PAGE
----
We Christians today can certainly understand the plight of these early disciples. We want to be so secure in our faith that we live this life with brash holy boldness, naming the evils of this world and relying fully on the grace of God as we revel in the glorious knowledge that we are children of God. To continue this loose analogy, we want to have the boldness of Alexander Hamilton in our faith and rise up and take our shot to act against the powers and principalities of this world; but we find instead that we are more like Aaron Burr in our faith: wishy-washy and hesitant to act on what we know is right, out of pure fear. We want to give our full allegiance to our God, but we are afraid of what we might lose if we do! Even though we know that God's power is greater than the power of this world, we are terrified to let go of the names, titles, and security that we think this world offers us. We don't even want to talk about things like health care, refugees, public education, homelessness, prison overcrowding, or politics at dinner parties, much less to our community leaders, for fear that we might be labelled or that others might disagree with us. Even when we know that there is injustice, we want there to be momentum, energy, people like us behind a cause before we throw our names behind it. So, we resist that nudging of the Spirit and withhold complete discipleship and revolution in our spiritual lives. Our cowardice leads to incomplete allegiance to our God and half-hearted devotion to God's kingdom. We think we can hold onto the security of our worldly identity, our family name, our own intellect and wit, our financial security, our education, our societal standing, without realizing that by having our hands so full holding these crutches, our arms are too full to pick up the cross and follow him.
Jesus tells his disciples, "What I say to you in the dark, tell in the light; and what you hear whispered, proclaim from the housetops." It is the time to tell the world about God's kingdom. It is time to proclaim the good news. This is their cause. This is their moment in history. This is their shot to claim who they are: disciples of Jesus. There and only there lies their allegiance. This is the cause that they must live for. This is the cause that they would die for. This is what they know to be the hope of the world, for this is the Son of God. It is time to live fully into their identity and to claim their faith.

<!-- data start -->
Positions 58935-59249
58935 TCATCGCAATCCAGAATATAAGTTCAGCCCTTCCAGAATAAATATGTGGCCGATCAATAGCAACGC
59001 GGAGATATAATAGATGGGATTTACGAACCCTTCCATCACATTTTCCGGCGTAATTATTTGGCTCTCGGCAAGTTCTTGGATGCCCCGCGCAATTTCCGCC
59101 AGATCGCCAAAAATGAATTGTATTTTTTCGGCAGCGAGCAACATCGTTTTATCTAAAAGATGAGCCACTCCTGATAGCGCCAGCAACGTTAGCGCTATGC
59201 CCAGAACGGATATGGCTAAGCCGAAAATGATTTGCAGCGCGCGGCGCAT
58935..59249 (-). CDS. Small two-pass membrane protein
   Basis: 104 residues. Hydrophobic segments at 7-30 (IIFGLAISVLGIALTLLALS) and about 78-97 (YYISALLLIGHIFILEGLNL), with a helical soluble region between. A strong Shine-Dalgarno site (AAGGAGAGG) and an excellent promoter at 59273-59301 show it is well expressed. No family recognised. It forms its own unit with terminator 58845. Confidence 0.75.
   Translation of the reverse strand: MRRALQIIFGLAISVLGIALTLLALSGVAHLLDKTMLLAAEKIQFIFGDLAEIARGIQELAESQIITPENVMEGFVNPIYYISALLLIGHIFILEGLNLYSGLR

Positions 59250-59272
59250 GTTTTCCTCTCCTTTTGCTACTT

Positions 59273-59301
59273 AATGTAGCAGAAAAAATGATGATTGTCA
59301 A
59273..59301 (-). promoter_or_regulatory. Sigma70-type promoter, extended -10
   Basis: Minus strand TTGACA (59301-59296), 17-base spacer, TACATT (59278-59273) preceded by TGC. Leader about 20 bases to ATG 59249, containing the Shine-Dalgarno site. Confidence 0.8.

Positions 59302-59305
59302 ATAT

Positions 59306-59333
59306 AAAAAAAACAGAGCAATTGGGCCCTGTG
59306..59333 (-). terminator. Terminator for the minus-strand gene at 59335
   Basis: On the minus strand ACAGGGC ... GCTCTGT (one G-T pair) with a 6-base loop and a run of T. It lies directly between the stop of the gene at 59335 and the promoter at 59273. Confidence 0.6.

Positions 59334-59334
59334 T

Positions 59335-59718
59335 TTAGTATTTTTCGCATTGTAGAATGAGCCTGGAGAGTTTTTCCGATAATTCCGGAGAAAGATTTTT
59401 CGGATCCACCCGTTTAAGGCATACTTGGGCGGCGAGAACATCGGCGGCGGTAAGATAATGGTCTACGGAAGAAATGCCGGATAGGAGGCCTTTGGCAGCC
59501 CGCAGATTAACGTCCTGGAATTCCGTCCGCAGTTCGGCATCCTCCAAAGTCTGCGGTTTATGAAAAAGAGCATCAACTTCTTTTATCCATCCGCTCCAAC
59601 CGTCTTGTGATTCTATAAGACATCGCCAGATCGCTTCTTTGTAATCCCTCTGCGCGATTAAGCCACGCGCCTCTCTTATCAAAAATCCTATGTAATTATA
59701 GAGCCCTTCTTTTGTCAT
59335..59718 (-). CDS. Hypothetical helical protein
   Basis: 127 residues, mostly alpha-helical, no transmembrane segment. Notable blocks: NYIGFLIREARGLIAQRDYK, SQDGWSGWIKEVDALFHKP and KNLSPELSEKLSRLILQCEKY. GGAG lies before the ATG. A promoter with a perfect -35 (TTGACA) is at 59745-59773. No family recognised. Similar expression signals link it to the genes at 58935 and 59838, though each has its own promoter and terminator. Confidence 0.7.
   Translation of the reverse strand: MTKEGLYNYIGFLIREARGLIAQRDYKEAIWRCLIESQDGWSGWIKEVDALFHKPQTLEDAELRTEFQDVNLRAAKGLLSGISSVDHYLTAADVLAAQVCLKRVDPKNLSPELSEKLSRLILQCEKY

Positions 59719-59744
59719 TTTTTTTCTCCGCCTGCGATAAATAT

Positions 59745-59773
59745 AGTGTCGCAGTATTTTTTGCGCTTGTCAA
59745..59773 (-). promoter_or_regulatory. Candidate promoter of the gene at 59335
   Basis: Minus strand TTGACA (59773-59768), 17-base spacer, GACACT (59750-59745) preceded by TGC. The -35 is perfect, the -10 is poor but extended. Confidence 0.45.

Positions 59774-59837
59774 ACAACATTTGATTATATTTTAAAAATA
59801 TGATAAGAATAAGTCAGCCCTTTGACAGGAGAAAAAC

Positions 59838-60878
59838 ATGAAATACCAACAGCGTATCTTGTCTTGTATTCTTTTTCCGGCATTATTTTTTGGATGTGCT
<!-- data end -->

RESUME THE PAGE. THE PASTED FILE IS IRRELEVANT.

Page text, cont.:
At a pivotal moment in "Hamilton," there is a glorious moment in the song, "My Shot." At a critical gathering of the leaders among the colonists, abolitionist John Laurens calls those would-be revolutionaries to lay aside their fear and to act right now for what they know is right with these profound words:
When you're living on your knees you gotta rise up!
Tell your brother that he's gotta rise up!
Tell your sister that she's gotta rise up!
It is time for today's disciples, followers of Jesus Christ, to put away their fear of what the world might say and rise up. It is time to take our shot against racism, sexism and classism no matter what our families might think and rise up. It is time to give our complete allegiance to the almighty, all powerful creator of heaven and earth and rise up. It is time to believe that God cares for us enough to know the hairs on our heads and the burdens in our hearts and rise up. It is time to share the Good News of Jesus Christ with a world that needs to know a better way and rise up. It is time to combat evil, injustice, and oppression in whatever forms they present themselves and rise up! It is time to tell the Good News in the light and proclaim it from the rooftops and rise up. Brothers and Sisters in Christ, rise up! When you're living on your knees, you gotta rise up! Tell your brother that he's gotta rise up! Tell your sister that she's gotta rise up!
Let us pray.
Almighty God, may Christians all over the world have the courage to rise up and share your Good News with this world that desperately needs to know the powerful and overwhelming love of Jesus Christ. Give all your followers around the world the faith to place our full hope in you, and to live with you as our strength for today and our hope for the future. May we not throw away our shot to work for justice and righteousness for the least, the last, and the lost, and give us the courage to continue the work of Jesus the Christ in this world. In the name of the Father, the Son, and the Holy Spirit, Amen.
Because of the impact of the COVID-19 pandemic on Day1 production schedules, this is a rebroadcast from 2017.